For the first time, All Saints Lutheran Church of Nigeria will run its own preseminary, allowing All Saints students to be closer to home for the first two years of their training. A grant from WELS World Missions allowed All Saints to construct a building to use for these classes as well as for an administrative office for the synod. All the students then will complete their studies at Christ the King Lutheran Seminary. “By joining theological students for seminary training, the two synods enhance their fellowship in God’s Word and a sense of unity among their pastors,” says Weiser.

Weiser serves part-time as a non-resident missionary to WELS’ two sister synods in Nigeria. He works closely with 26 national pastors who serve 56 congregations/preaching stations and 5,203 members.

Learn more about the graduation, including the trials the students went through over the years, in a recent blog by Missionary Holtz. Learn more about our sister synods in Nigeria at www.wels.net/missions.

Congregation Mission offerings rise

Congregation Mission Offerings for March totaled $1,729,000 or $261,000 (17.8%) more than last March. Year to date, offerings have totaled $4,229,000 or $219,000 (5.5%) more than the same period last year. These offerings represent 103.7% of subscriptions, meaning that for the first quarter of the year offerings are 3.7% above what was projected. We are thankful to our congregations for this generous support, and we thank God for his blessings.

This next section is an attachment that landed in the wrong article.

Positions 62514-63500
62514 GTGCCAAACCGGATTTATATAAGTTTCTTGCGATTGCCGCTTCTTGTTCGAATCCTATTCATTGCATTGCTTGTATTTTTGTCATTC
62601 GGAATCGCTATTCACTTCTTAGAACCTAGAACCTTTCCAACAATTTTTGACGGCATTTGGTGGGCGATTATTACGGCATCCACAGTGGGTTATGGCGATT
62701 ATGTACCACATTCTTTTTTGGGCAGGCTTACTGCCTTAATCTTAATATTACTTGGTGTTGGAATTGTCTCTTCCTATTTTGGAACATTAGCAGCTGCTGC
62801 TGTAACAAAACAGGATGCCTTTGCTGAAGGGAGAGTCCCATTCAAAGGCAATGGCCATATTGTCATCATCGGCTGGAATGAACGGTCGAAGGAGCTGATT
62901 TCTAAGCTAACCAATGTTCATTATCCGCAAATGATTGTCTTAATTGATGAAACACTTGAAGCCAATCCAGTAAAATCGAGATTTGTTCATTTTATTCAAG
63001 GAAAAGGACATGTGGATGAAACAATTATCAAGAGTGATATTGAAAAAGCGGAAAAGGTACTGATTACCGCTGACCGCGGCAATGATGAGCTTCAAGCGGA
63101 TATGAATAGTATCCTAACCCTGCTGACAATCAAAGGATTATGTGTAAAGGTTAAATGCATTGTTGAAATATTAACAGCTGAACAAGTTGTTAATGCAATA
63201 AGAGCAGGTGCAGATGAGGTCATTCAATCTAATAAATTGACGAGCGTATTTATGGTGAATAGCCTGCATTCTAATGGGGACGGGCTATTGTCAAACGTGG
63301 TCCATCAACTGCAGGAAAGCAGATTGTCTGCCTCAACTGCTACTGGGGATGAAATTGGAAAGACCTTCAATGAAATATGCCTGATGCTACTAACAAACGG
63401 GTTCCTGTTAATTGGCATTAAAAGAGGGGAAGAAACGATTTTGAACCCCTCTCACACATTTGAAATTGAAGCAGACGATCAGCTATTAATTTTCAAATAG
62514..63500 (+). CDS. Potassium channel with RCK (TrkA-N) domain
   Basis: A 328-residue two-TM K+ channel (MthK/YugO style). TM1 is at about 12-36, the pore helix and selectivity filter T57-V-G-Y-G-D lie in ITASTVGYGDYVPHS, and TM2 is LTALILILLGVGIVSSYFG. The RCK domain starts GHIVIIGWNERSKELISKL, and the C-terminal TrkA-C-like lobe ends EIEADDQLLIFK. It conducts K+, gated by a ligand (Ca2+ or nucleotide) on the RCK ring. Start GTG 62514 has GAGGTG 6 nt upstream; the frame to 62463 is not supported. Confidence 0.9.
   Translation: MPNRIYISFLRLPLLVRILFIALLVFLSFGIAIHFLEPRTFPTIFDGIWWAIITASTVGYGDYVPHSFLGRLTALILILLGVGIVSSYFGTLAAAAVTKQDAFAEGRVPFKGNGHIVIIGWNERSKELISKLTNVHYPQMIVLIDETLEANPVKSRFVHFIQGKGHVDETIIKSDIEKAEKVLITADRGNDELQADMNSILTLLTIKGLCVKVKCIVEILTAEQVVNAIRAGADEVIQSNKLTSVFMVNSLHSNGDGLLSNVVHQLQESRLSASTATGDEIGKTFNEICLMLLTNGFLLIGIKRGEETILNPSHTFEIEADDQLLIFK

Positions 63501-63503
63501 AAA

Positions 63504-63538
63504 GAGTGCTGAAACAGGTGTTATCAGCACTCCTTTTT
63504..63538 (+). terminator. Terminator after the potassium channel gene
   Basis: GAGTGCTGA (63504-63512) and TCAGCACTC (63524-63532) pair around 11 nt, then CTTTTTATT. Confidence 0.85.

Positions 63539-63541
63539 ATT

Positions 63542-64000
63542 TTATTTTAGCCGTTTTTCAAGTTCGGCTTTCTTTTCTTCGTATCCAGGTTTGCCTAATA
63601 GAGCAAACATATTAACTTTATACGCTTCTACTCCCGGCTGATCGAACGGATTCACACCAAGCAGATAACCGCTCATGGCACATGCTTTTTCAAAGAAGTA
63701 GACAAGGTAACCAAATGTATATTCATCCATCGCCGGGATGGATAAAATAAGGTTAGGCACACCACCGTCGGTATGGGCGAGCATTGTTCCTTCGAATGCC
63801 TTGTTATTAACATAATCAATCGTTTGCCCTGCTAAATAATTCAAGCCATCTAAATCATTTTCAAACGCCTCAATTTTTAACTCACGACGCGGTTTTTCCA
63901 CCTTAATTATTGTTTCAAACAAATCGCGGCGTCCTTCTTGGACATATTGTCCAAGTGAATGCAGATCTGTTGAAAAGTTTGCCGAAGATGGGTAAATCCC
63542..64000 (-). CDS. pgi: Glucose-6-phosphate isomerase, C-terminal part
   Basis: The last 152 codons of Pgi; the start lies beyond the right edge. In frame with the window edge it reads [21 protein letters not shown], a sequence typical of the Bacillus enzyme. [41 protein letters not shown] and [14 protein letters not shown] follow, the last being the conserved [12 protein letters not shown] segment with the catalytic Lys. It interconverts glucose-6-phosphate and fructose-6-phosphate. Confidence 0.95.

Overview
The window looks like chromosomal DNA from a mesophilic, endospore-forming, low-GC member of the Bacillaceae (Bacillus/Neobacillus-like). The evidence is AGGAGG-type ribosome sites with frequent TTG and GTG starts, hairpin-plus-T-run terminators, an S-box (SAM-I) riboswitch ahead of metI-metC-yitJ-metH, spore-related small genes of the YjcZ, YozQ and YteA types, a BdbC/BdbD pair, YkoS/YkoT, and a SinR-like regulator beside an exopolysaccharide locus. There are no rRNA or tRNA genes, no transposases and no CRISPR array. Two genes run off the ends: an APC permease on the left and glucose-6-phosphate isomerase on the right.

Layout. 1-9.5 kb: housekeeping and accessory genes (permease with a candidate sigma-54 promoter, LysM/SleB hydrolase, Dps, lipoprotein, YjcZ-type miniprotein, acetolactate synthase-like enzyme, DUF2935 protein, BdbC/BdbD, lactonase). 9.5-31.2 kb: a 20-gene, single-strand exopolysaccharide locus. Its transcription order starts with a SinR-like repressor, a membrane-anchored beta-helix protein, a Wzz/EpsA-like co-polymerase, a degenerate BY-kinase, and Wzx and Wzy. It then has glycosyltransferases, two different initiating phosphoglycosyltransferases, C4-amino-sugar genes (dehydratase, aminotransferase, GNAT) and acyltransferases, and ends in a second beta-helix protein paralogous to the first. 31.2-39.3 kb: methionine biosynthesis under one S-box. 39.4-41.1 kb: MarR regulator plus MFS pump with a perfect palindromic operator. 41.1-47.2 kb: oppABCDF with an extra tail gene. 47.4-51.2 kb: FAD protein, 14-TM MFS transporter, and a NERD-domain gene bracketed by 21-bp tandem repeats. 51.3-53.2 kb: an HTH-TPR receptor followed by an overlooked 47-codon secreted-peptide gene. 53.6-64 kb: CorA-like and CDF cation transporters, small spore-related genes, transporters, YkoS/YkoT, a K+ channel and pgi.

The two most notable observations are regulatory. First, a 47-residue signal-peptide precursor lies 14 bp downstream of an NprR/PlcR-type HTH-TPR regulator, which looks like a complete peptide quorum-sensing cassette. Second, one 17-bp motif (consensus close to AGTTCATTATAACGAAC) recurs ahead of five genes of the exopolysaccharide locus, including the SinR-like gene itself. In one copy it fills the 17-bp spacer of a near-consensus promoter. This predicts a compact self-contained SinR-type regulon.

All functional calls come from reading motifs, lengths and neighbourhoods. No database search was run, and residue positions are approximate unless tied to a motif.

Synod statistics for 2014

The synod statistics for 2014 show some mixed results. Total baptized membership fell slightly from 376,177 to 373,022, a decline of 0.8%.  Communicant membership also dropped slightly from 298,899 to 296,080, a decline of 0.9%. There were slightly fewer infant baptisms (5,980 in 2014 compared to 6,074 in 2013), but there was a small increase in adult baptisms, adult confirmations, and members received by profession of faith. Fewer members were lost due to death and departures for other churches. There was a small decrease in church attendance (42.4% to 42.1%). Giving for all purposes increased synodwide from $331,704,402 to $338,534,947 (an increase of just over 2%). Per communicant, giving for all purposes increased from $1,110 to $1,143.

Many factors produce statistics in a church. We know, of course, that God remains in control of his church and that the faithful proclamation of God’s Word remains the only thing on which the life and health of God’s church depend. At best, a statistical report can be one more reminder for us to examine our faithfulness in being stewards of the blessings God gives—blessings of time, resources, his Word, and the opportunities to proclaim the saving gospel to as many people as possible.

You can see the complete statistics here.

Serving in Christ,
President Mark Schroeder